Church Matters Podcast:
Episode 40: Treaties, Covenants and Promises: Where is the Conscience of the Church? - Part 1 of 2
Guest: Adrian Jacobs
“They should get over it already… stop living in the past and start living into the future.” These are words frequently uttered by non-Aboriginal, mainstream civilians in Canada. Is the church equally insensitive and ambivalent to a people who have experienced forced displacement and the resulting family breakdown, addictions, and high rates of suicide?
Mainstream, non-Aboriginal society in Canada can be, generally speaking, ambivalent about its responsibilities in keeping the promises made to First Nations peoples when Europeans began arriving in centuries past. Many people today feel they have no obligation to be held accountable for historical promises that have left an indelible imprint on an entire culture. Yet, governments continue to make commitments that are inherited by subsequent generations. Recent examples are the North American Free Trade agreement, developed by a previous government, or the pledges of the G8 nations toward the Millennium Development Goals. In this sense, every Canadian has inherited a Treaty and becomes a Treaty person. But more importantly, what must the church do in good conscience, to redeem itself in light of the failed promises made to Aboriginal people through historical treaties too numerous to name? What is a biblical perspective on covenant and promise?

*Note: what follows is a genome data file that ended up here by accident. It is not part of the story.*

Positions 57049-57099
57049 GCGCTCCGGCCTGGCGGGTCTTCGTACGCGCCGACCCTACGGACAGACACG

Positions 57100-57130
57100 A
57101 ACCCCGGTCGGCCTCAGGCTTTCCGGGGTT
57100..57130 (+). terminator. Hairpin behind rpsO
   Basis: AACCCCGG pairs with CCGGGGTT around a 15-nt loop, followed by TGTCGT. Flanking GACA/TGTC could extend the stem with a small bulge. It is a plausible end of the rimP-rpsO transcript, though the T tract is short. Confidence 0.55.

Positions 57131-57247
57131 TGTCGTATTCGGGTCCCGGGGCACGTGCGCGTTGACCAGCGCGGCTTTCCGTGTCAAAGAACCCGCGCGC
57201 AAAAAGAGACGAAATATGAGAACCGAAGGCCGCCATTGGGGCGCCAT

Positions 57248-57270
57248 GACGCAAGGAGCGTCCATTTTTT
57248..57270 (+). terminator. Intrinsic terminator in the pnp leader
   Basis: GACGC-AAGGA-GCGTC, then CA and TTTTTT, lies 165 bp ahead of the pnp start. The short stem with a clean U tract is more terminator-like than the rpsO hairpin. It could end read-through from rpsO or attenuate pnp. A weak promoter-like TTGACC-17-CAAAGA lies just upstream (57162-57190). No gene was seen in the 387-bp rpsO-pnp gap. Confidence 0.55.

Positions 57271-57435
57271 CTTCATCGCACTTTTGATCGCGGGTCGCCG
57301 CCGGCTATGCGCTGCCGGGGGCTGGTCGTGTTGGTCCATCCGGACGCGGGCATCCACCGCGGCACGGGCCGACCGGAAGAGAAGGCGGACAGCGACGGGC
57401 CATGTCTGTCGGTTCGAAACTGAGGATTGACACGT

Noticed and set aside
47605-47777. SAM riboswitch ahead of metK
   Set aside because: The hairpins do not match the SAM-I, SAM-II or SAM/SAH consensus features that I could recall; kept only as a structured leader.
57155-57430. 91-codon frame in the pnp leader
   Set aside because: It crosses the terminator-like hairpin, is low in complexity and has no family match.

Adrian Jacobs is a Cayuga and member of the Six Nations Iroquois Confederacy from the Six Nations reserve in southern Ontario. Adrian is an author, has been a church planter on his home reserve, a director for Native ministries with the Wesleyan church, founding member of the Indigenous Christian Alliance, and more recently on the ministry staff of My People International. Tune in to this Church Matters podcast for a holistic, scripturally based view on a churchly response to keeping promises.
Part One of Two episodes.
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|Publisher||Mennonite Church Canada|